As I listened at the Mayor and Board of Aldermen meeting discussing the budget cuts to nonprofit organizations, it appeared that a possible solution was introduced that would allow these agencies to maintain their funding levels. The city had access to funding, referred to as Artesian funds, that may have been able to be allocated to the budget and, thereby, free up monies that would keep these organizations’ funding levels intact.
Sounds confusing? As an audience participant, it was. More importantly, the Board appeared not to understand how these funds could be used nor what impact they might have on the budget. One Alderman said the funds could be used for one thing. Another said no they had to be used for something else. Then another Alderman said something that sounded plausible and the Alderman across the table was thankful for that bit of knowledge. Clearly, definitive information for how this money could be used was unknown. To make matters worse, the vote was taken without any consideration for finding out the answer.
This was the second and final reading for the budget. Much work had already been done. A new budget cycle would begin in a few days. These are probably the justifications for moving forward. There was another direction to be taken. The vote could have been tabled.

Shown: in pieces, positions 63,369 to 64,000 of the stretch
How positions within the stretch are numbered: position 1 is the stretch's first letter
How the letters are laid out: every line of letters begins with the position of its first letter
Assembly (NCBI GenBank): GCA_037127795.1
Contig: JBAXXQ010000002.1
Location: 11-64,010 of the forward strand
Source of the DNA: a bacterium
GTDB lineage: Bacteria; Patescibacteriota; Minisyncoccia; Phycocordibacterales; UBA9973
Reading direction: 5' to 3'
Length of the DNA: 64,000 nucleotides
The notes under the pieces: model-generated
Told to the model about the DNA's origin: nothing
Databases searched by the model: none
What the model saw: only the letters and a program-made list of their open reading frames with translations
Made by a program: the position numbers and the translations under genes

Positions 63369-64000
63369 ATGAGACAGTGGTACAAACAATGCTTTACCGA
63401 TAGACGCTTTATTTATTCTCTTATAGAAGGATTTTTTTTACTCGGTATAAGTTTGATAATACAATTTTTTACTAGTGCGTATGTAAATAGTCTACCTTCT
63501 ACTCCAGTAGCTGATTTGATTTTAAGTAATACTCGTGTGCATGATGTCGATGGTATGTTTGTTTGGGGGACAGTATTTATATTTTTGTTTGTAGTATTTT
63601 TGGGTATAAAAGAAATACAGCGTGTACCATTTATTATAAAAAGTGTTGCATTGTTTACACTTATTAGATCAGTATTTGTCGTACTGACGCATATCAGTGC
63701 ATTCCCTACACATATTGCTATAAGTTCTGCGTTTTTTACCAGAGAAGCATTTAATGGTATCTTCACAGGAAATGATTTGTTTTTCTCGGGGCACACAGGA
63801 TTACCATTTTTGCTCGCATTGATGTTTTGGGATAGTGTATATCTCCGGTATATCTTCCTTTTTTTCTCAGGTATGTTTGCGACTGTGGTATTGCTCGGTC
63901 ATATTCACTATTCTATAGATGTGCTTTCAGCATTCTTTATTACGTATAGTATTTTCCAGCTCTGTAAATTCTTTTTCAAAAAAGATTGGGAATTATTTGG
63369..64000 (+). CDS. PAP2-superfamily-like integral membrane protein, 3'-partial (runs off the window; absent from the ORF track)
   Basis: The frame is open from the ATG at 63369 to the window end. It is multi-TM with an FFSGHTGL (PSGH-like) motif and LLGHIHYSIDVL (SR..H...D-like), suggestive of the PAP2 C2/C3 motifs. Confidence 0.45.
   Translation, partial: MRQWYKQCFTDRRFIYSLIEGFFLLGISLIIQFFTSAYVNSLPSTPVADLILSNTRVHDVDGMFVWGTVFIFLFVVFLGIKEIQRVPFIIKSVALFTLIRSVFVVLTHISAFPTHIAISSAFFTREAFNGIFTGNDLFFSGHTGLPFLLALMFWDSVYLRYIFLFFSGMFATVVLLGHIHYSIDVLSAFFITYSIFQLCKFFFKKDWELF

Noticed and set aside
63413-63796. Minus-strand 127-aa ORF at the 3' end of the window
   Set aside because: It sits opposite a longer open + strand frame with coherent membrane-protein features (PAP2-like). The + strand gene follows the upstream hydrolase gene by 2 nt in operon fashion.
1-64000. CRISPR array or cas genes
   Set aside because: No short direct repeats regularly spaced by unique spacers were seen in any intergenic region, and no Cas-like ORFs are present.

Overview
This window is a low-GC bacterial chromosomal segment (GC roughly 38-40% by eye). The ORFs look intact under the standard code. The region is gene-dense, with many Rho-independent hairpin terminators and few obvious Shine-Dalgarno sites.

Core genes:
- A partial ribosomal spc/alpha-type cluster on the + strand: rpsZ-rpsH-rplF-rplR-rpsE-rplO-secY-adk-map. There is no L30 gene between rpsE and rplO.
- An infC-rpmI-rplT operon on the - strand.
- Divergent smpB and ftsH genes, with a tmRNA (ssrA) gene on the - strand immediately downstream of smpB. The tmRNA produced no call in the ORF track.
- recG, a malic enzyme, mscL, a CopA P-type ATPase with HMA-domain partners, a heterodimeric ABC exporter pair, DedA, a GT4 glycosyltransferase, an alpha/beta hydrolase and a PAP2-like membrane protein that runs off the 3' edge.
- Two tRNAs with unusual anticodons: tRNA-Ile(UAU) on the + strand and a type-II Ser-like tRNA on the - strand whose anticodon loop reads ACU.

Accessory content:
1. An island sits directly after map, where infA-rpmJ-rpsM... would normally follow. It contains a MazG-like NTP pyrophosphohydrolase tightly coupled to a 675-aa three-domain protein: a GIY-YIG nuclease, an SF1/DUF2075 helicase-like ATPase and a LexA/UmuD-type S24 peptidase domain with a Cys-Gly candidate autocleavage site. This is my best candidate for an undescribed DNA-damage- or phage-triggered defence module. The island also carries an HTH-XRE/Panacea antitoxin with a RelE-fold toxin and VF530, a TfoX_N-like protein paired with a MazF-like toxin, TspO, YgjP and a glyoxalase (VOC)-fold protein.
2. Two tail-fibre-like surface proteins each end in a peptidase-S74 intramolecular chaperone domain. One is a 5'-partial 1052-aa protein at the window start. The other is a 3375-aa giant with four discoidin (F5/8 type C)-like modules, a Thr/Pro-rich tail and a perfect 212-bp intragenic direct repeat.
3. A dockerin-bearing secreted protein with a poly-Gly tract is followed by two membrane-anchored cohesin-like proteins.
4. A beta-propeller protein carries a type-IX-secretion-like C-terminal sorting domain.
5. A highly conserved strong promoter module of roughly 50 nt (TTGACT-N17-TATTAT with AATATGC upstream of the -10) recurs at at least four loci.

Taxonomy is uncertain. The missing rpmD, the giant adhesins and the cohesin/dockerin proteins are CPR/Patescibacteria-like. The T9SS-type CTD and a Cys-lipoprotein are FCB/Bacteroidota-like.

With technology at our fingertips, a clear understanding for the use of these funds could have been achieved. The administrative office with the “definitive answer” could have been contacted. A conference call could have been arranged with all parties concerned, including staff, complete with visual slides if needed. (No need for a face-to-face gathering.) Dialog, with all questions answered, could have taken place. The answer to how to use the funds would be known. If all things were feasible, the budget could have been amended. The Mayor and Board of Aldermen would reconvene. The budget would pass in a timely manner.
This is the kind of leadership citizens expect their elected officials to take. To be certain, it required a little more work. I’m sure the organizations and those who benefit from their services would have appreciated this kind of due diligence. Even if cuts still had to occur, citizens would not have been sitting in the audience wondering why no one appeared to be interested in knowing if this funding could be a real solution.
Representatives lauded the work of these nonprofits and touted the tremendous impact their services provide to the community. Platitudes are hollow when action is inanely avoided.
Deborah K. Reed
Chair, Tipton County Democratic Party